2 5: 29 (882,  881.767 )
2 6: 30 (912,  911.160 )
2 7: 29 (941,  940.552 )
2 8: 29 (970,  969.944 )
2 9: 30 (1000,  999.336 )
2 10: 29 (1029,  1028.729 )
2 11: 30 (1059,  1058.121 )


3 0: 29 (1088,  1087.513 )
3 1: 29 (1117,  1116.905 )
3 2: 30 (1147,  1146.298 )
3 3: 29 (1176,  1175.690 )
3 4: 30 (1206,  1205.082 )
3 5: 29 (1235,  1234.474 )
3 6: 29 (1264,  1263.867 )
3 7: 30 (1294,  1293.259 )
3 8: 29 (1323,  1322.651 )
3 9: 30 (1353,  1352.043 )
3 10: 29 (1382,  1381.436 )
3 11: 29 (1411,  1410.828 )


4 0: 30 (1441,  1440.220 )
4 1: 29 (1470,  1469.612 )
4 2: 30 (1500,  1499.005 )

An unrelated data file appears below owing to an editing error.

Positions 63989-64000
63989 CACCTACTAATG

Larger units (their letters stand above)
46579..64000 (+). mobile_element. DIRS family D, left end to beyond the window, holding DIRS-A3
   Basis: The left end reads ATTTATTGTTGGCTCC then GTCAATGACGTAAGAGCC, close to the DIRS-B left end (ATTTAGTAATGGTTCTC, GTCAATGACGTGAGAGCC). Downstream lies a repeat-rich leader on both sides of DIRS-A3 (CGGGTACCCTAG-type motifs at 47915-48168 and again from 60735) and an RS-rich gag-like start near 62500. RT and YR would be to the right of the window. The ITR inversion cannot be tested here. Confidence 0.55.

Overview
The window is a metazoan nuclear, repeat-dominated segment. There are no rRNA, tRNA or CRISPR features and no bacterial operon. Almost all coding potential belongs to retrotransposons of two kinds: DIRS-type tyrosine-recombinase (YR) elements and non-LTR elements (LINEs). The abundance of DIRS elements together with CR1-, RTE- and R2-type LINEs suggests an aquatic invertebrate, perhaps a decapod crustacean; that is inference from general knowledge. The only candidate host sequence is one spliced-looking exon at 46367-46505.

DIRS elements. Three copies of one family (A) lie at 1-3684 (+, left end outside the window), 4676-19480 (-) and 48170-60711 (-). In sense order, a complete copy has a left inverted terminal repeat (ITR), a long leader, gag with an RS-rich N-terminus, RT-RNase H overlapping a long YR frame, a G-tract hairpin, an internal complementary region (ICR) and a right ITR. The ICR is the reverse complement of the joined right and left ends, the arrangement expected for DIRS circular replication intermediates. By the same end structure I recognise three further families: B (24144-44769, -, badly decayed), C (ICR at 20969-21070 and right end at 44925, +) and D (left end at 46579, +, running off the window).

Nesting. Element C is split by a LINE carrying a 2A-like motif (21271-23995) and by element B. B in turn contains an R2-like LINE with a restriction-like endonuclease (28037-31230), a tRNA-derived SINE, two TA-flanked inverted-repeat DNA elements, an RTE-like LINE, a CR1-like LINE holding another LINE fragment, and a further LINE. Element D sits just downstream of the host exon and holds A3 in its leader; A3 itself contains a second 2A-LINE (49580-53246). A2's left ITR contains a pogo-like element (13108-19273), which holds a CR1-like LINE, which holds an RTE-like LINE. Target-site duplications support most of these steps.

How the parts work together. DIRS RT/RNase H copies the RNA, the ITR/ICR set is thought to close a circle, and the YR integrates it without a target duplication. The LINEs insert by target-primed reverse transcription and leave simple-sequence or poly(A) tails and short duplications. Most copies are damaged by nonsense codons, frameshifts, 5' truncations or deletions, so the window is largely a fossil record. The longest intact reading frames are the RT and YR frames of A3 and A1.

4 3: 29 (1529,  1528.397 )
4 4: 29 (1558,  1557.789 )
4 5: 30 (1588,  1587.181 )
4 6: 29 (1617,  1616.574 )
4 7: 29 (1646,  1645.966 )
4 8: 30 (1676,  1675.358 )
4 9: 29 (1705,  1704.750 )
4 10: 30 (1735,  1734.143 )
4 11: 29 (1764,  1763.535 )


5 0: 29 (1793,  1792.927 )
5 1: 30 (1823,  1822.319 )
5 2: 29 (1852,  1851.712 )
5 3: 30 (1882,  1881.104 )
5 4: 29 (1911,  1910.496 )
5 5: 29 (1940,  1939.888 )
5 6: 30 (1970,  1969.281 )
5 7: 29 (1999,  1998.673 )
5 8: 30 (2029,  2028.065 )
5 9: 29 (2058,  2057.457 )
5 10: 29 (2087,  2086.850 )
5 11: 30 (2117,  2116.242 )


6 0: 29 (2146,  2145.634 )
6 1: 30 (2176,  2175.026 )
6 2: 29 (2205,  2204.419 )
6 3: 29 (2234,  2233.811 )
6 4: 30 (2264,  2263.203 )
6 5: 29 (2293,  2292.595 )
6 6: 29 (2322,  2321.988 )
6 7: 30 (2352,  2351.380 )
6 8: 29 (2381,  2380.772 )
6 9: 30 (2411,  2410.164 )
6 10: 29 (2440,  2439.557 )
6 11: 29 (2469,  2468.949 )
 ok